for Book Longevity of the Council on Library Resources. The University of North Carolina Press has been a member of the Green Press Initiative since Library of Congress Cataloging-in-Publication Data Hodges, Graham Russell, – David Ruggles: a radical black abolitionist and the Underground Railroad in New York City /.

David Ruggles helped enslaved people to freedom during the s despite attempts to kill him, kidnap him and burn down his business. A free black man born in Connecticut, he ultimately paid for his courage.

He suffered ill-health, calumny and a shortened life. David Ruggles wrote fiery articles on the evils of slavery, antagonizing [ ]. David Ruggles () was one of the most heroic--and has been one of the most often overlooked--figures of the early abolitionist movement in America.

Graham Russell Gao Hodges provides the first biography of this African American activist, writer, publisher, and hydrotherapist who secured liberty for more than six hundred former bond people, the most Author: Graham Russell Gao Hodges. The David Ruggles Center for History and Education - Nonotuck St, Florence, Massachusetts - Rated 5 based on 5 Reviews "This is such an 5/5(5).

David Ruggles Home David Ruggles might have been the most hated activist of his day. One slave catcher screamed that he would give "a thousand dollars if I had Ruggles in my hands as he is the leader." And Ruggles was just that—a leader against slavery.

He came to New York around from Connecticut, where he was born free. David Ruggles () was one of the most heroic--and has been one of the most often overlooked--figures of the early abolitionist movement in America. Graham Russell Gao Hodges provides the first biography of this African American activist, writer, publisher, and hydrotherapist who secured liberty for more than six hundred former bond people, the most.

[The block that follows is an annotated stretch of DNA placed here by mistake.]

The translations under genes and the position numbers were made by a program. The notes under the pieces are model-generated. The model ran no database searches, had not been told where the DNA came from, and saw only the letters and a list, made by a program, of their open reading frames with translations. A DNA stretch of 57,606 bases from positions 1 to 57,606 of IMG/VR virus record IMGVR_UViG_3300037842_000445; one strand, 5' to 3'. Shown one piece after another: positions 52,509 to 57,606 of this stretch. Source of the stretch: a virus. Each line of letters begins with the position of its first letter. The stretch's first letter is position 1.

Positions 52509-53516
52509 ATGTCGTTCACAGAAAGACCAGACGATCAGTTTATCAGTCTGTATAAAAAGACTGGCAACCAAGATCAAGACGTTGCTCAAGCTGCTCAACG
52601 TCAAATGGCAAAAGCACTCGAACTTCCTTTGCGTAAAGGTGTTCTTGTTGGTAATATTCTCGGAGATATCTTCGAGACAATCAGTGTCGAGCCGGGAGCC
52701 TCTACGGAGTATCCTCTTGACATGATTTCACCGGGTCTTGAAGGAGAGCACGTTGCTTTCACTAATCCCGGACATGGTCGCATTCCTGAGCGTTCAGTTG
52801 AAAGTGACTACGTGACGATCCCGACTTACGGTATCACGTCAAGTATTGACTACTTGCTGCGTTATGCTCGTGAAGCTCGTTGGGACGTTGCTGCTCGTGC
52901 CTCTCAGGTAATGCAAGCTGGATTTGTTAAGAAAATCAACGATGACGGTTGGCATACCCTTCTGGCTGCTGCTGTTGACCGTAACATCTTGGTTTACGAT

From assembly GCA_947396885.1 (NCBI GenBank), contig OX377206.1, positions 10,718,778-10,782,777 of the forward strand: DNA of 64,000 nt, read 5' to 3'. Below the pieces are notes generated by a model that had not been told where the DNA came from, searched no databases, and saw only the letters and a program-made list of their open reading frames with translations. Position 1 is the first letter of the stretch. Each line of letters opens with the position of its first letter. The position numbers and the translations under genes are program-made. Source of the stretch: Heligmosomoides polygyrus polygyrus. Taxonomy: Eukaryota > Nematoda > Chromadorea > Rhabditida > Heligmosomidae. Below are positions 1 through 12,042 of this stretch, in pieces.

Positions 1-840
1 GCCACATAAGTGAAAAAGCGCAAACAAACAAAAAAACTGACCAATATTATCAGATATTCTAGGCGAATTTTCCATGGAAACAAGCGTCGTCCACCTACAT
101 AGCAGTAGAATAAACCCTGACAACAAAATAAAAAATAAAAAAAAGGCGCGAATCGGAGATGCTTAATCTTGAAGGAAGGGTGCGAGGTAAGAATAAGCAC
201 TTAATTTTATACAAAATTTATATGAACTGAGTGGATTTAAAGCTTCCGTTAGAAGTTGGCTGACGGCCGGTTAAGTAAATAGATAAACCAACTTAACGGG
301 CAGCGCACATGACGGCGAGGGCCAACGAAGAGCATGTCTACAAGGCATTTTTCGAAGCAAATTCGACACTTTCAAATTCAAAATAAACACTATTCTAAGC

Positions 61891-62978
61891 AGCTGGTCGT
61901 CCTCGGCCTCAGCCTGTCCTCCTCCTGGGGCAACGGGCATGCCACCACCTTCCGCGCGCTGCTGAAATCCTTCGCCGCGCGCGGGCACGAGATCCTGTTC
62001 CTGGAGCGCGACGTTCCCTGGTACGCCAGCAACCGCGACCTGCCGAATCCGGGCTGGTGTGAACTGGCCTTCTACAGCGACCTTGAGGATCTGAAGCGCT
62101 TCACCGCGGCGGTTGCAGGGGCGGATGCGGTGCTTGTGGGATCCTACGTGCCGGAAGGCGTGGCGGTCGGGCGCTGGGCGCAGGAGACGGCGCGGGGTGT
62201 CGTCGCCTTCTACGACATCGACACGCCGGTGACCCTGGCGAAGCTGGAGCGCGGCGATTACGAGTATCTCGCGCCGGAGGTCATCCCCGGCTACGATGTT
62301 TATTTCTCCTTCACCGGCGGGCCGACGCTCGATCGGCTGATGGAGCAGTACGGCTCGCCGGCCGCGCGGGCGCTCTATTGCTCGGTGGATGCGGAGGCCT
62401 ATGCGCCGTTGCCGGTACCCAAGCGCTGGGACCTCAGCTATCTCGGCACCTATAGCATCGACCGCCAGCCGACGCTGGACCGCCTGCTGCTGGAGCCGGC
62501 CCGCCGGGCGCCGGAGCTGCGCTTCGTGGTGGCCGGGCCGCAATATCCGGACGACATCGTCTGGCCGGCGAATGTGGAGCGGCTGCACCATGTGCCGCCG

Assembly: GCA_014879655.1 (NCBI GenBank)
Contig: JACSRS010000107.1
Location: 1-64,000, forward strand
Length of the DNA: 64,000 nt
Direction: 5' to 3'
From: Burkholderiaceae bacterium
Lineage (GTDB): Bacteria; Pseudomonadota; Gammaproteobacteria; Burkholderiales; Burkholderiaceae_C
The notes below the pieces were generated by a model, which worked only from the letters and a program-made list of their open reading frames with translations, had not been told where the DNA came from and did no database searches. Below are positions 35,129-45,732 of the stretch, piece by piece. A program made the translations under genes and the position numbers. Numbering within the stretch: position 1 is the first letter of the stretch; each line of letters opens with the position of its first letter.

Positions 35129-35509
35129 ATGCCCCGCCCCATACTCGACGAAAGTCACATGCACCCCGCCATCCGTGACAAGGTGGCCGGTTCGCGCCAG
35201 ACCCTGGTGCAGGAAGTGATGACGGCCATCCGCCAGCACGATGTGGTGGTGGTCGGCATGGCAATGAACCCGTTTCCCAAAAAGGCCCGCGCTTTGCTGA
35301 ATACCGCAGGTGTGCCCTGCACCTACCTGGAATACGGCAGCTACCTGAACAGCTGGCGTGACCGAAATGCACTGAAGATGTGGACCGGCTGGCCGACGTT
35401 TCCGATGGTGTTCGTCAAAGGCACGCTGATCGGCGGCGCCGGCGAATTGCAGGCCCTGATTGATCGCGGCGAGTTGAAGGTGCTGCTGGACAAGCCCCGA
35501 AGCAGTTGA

The courageous man was David Ruggles, a major figure in the American antislavery movement and the nation’s first black journalist and printer.

Ruggles was born in Connecticut in to free black parents. He arrived in NYC in (the year New York abolished slavery), 17 years old, brash, educated, and seemingly fearless.

David Ruggles Scholarship With the goal of actively working to achieve a more diverse and inclusive community of booksellers and librarians, thanks to the generosity of Lisa Unger Baskin, CABS Minnesota is pleased invite applicants for a scholarship for $2, to cover the cost of tuition, room and board ($1,) with the additional $David Ruggles was born Lyme, Connecticut to David and Nancy Ruggles in His parents were both free blacks.

The family moved to Norwich, where his father was a blacksmith and woodcutter and his mother a caterer. They were devout Methodists.

David .The Book has its flaws but in general terms, its worth the time, energy and money. —-Book Series In Order» Authors» Katie Ruggle. BOOK OF THE MONTH: I’m a big fan of David Baldacci, and I absolutely love his Amos Decker: Memory Man series. We recently conducted a poll among visitors and the Memory Man series was voted the 8th most.